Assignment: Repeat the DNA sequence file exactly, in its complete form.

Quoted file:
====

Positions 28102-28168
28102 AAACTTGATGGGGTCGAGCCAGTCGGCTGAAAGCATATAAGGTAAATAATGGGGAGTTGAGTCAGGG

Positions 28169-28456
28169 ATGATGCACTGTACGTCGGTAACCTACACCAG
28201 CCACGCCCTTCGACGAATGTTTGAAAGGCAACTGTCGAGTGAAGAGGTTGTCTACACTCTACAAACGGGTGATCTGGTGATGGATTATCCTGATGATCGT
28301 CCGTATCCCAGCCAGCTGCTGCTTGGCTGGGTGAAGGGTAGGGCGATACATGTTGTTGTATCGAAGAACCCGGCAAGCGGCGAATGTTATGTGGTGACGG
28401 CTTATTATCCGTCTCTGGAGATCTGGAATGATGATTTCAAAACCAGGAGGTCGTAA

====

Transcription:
Positions 28102-28168
28102 AAACTTGATGGGGTCGAGCCAGTCGGCTGAAAGCATATAAGGTAAATAATGGGGAGTTGAGTCAGGG

Positions 28169-28456
28169 ATGATGCACTGTACGTCGGTAACCTACACCAG
28201 CCACGCCCTTCGACGAATGTTTGAAAGGCAACTGTCGAGTGAAGAGGTTGTCTACACTCTACAAACGGGTGATCTGGTGATGGATTATCCTGATGATCGT
28301 CCGTATCCCAGCCAGCTGCTGCTTGGCTGGGTGAAGGGTAGGGCGATACATGTTGTTGTATCGAAGAACCCGGCAAGCGGCGAATGTTATGTGGTGACGG
28401 CTTATTATCCGTCTCTGGAGATCTGGAATGATGATTTCAAAACCAGGAGGTCGTAA